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Sgt. Matthew P. Askren, an instructor with Company B, Marine Corps Communications-Electronics School, was awarded a Bronze Star Medal for his actions while serving as an advisory with the Regional Corps Advisory Command in central Afghanistan from October 2007 to November 2008.

Photo by Cpl. Nicole A. LaVine

MCCES Marine recognized with Bronze Star Medal

24 Mar 2009 | Cpl. Nicole A. LaVine

It is said good things come to those who wait. But in the case of one Marine, waiting did not play as big a role as his hard work.

Sgt. Matthew P. Askren, an instructor for the multichannel equipment operators course for Company B, Marine Corps Communications-Electronics School, received a Bronze Star Medal in a ceremony outside the MCCES Headquarters building March 24.

According to the citation, Askren was awarded the Bronze Star Medal for his actions while serving as a driver and gunner noncommissioned officer in charge for the Regional Corps Advisory Command in central Afghanistan from October 2007 to November 2008.

While serving as an advisor, Askren lead two other Marines and 28 Afghan National Army soldiers up 4,000 feet in elevation at midnight to set up observation posts to deter enemy attacks on two American forward operating bases.

The 12-day mission ended in success with 10 enemy positions and one enemy safe house destroyed, according to the citation.

Askren and his attachment also provided protection to an American patrol from enemy force fire in August 2008.

“It’s humbling,” said Askren after his award ceremony. “I just feel like I worked hard, and I’m thankful someone noticed it.”

Askren said it was through inspiration from his leaders that he was able to perform at a level that warrants this award.

“When I re-enlisted, I was around extraordinary leadership,” said the Bolingbrook, Ill., native. “That made my choice very easy to make and my deployment awesome. They really inspired me and let me max my potential. I didn’t want to stop that train’s momentum.”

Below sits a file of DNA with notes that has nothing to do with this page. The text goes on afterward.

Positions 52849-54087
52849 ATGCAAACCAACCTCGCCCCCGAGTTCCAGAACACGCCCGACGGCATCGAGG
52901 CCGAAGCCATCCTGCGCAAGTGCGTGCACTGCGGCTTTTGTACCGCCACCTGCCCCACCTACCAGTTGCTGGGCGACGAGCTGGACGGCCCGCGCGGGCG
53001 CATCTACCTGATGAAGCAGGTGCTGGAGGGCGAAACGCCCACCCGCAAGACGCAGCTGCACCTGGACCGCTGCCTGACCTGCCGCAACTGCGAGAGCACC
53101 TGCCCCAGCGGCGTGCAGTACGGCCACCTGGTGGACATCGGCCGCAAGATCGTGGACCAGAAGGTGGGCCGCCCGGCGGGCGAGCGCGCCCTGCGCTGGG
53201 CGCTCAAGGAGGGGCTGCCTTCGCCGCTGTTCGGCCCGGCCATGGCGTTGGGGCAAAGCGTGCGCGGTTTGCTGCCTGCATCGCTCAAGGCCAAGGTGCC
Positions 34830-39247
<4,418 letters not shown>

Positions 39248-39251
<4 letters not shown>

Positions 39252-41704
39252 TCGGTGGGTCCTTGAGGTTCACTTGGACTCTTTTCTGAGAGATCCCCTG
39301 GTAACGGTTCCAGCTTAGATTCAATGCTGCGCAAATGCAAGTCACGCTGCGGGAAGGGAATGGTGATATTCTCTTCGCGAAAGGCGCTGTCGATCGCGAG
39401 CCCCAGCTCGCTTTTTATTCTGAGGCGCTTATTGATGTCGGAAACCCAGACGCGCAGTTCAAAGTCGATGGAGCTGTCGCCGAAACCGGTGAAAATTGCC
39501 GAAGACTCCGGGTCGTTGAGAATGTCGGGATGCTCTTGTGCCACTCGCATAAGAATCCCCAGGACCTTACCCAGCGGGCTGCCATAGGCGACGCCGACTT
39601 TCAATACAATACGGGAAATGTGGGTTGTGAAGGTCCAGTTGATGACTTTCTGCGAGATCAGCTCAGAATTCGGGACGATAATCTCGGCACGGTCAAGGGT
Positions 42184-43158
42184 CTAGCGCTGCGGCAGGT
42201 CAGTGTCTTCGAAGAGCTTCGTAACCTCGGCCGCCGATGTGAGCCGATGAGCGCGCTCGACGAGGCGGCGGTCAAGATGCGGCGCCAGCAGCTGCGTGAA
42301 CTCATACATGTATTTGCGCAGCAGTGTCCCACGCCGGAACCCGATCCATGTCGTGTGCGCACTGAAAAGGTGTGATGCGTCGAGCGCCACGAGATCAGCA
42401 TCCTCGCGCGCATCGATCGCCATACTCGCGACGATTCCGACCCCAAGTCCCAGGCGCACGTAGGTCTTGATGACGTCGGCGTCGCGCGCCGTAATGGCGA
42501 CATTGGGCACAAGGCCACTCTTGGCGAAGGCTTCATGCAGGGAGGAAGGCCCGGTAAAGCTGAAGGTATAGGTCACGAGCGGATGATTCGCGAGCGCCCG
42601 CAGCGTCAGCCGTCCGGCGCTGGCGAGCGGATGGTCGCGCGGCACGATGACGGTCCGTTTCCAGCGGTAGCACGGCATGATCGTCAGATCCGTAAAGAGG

Gunnery Sgt. Lafayette Waters, Askren’s company gunnery sergeant when he served as an armourer with Headquarters Battalion, 3rd Marine Division, in Okinawa, Japan, inspired Askren to become an advisor.

“He really was a class act,” Askren said about Waters, who attended his award ceremony. “He was the first Marine Corps advisor and Bronze Star recipient I met.”

Waters said he was proud to see Askren excel in his career.

“It doesn’t surprise me at all that he got this,” Waters said about the award. “He was always a go-getter. He was always willing to stay late and go the extra mile with no complaining whatsoever. I’m glad this happened for him.”

Gunnery Sgt. David Rogers, a fellow advisor who also served with Askren during his first deployment in 2007, agreed.

“I’m honored that I got to work with him,” said Rogers, a Jonesville, La., native. “Have you ever heard of the saying ‘a quiet storm’? That’s him. You won’t ever hear him talking about his accomplishments. Of the six months I was in Afghanistan with him, he covered more than 9,000 miles in convoys, but there wasn’t a day he wouldn’t volunteer to go out. He was well respected by all branches and ranks.”

Another symbol of Askren’s inspiration is found on his right wrist where he wears a black memorial band with the name “Capt. Jesse Melton” and the date of his death, Sept. 9, 2008, inscribed on the front.

“Captain Melton didn’t get to receive his Bronze Star,” Askren said as he gripped the band and twisted it. “His parents did. I’ve had three folks I’ve served with whose parents had to receive their Bronze Stars and two more who got theirs in hospitals.”

The unfortunate deaths of his brothers-in-arms helps Askren constantly assess his value as a Marine, he said.

“I have to look in the mirror daily and evaluate myself,” Askren said. “You have to be able to ask yourself if you would want to work for you. It’s easy to say others are messed up or say that the Marine Corps is giving you a raw deal, but what are you doing?”

Askren said self evaluation and opportunity are the secrets to success in the in the Marine Corps.

“Opportunity breeds success,” Askren said. “Part of me thinks I’m lucky to have gotten opportunities that many other Marines don’t ever get.”

Askren said as he continues his service in the Corps, he also hopes to continue setting the example for his junior Marines and to share the leadership he feels is his responsibility to share.

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